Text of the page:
Opossums are not as wily as are raccoons, and although they can climb fences and dig beneath them, opossums are not as adept at opening locks or latches. However, like raccoons, they can reach their hands through wire mesh that is too small for their whole bodies to fit. In that last case, they will pull out parts of your birds if that is all they can reach. They can also fit through very small openings for their body size.
How to protect your flock from opossums
- Avoid attracting opossums or other predators to your yard. For instance, don't leave cat food out overnight, and make sure they will not be attracted to food in wild bird feeders or any seed beneath the feeders. Make sure your garbage cans are covered at night. Clean up any fruit that has fallen from nearby fruit trees, and if possible, remove any bushes, woodpiles, or other debris that may give them places to hide near your home and coop. In dry areas or during dry periods, opossums may be attracted to sources of water in your yard, too. Don't leave anything out for them!
- Make sure all your coop's entrances are closed at night and latched properly.
- Make sure any wire mesh on your coop and run is securely attached, because like other small mammals, they will try to pry it off or bend it enough that they can squeeze through. Don't use chicken wire: chicken wire is not a barrier to predators. Opossums and other predators can tear right through it like tissue paper. (Chicken wire should only be used to keep chickens in, not to keep predators out.) Ideally, use hardware cloth with a fine mesh that opossums can't reach through (use 1/2" or 1/4").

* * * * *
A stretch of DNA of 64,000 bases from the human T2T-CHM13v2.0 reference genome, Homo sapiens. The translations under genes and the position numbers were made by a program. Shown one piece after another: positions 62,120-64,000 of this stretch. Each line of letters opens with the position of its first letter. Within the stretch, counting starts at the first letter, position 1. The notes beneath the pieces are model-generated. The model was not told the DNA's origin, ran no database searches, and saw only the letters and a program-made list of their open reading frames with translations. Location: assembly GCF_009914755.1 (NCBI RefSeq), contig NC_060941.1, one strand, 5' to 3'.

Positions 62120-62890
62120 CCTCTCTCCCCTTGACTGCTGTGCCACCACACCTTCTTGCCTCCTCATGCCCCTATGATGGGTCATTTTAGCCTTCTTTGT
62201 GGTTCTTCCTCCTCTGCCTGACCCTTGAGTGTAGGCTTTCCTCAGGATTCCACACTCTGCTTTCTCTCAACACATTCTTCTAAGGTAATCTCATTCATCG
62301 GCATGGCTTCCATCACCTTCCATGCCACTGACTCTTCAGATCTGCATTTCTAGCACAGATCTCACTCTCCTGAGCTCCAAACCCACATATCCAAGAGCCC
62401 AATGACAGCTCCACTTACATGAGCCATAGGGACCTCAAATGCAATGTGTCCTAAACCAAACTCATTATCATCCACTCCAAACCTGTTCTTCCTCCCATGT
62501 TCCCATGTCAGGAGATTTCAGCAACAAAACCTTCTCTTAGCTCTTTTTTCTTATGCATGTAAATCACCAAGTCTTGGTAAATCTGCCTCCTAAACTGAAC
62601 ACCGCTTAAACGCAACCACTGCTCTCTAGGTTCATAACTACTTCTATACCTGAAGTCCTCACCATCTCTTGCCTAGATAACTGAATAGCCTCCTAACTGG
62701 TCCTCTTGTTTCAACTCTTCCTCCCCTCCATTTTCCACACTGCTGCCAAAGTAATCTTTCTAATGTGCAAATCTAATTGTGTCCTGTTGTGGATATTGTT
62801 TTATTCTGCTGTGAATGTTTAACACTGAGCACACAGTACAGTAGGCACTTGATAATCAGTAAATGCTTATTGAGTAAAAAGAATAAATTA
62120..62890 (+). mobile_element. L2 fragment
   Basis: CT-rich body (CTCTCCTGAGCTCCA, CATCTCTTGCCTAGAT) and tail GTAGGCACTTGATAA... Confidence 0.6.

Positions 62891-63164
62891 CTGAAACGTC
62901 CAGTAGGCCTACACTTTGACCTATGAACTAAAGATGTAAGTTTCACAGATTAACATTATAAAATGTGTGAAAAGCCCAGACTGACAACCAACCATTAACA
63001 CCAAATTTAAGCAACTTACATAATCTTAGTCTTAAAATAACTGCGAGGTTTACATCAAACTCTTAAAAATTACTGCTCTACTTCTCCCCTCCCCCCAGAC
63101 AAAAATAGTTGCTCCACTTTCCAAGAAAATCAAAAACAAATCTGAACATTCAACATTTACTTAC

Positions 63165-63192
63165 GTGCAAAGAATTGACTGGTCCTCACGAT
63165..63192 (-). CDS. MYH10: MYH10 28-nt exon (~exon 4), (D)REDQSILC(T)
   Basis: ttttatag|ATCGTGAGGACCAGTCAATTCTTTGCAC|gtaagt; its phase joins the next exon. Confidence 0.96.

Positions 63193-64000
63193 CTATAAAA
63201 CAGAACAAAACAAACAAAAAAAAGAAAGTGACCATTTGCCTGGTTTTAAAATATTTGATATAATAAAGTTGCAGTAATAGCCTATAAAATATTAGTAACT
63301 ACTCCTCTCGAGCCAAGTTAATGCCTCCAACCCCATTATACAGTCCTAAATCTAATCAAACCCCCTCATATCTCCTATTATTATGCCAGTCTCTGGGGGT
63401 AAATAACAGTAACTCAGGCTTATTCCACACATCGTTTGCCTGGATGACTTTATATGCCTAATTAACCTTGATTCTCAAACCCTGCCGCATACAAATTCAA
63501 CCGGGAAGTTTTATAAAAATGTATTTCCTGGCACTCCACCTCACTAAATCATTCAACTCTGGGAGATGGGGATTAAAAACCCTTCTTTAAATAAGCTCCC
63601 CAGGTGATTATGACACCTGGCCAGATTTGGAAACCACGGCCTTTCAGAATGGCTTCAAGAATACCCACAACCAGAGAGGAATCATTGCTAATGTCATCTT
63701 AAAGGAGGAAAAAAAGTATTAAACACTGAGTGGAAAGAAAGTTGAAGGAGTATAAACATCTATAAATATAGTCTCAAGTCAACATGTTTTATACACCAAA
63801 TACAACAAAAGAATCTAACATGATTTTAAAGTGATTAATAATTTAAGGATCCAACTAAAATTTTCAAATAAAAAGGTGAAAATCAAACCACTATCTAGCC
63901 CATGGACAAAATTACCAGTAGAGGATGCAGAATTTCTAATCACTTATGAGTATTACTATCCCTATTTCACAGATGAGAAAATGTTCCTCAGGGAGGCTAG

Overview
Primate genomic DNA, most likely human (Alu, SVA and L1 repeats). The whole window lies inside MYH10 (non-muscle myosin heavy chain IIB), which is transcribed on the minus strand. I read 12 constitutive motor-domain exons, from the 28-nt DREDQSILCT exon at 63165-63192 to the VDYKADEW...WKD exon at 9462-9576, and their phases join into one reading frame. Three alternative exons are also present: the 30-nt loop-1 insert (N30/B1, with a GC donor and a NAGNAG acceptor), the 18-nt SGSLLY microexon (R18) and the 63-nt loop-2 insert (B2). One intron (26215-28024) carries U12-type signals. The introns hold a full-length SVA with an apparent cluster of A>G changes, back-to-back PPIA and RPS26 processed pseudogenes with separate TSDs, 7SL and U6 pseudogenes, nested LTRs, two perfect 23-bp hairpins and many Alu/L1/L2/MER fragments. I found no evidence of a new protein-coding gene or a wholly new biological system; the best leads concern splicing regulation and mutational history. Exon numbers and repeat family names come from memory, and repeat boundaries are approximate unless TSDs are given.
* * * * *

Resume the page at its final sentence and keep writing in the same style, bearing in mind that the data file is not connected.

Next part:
- Install motion-sensor lighting or electric fencing around your coop and run. Most nocturnal predators are not fans of being in the spotlight, so a sudden light shining on them, triggered by their movement, may be enough to scare them away. When installed and functioning properly, electric fencing is usually enough to deter almost any ground-based predator.
- If necessary and legal in your area, trap and relocate a nuisance opossum. It may be best to contact a qualified wildlife removal company or your local authorities in order to do this safely. Opossums are an essential part of the ecosystem, consuming snakes, insects, snails, slugs, mice, rats, and other kinds of animals, so killing them is not generally necessary or recommended.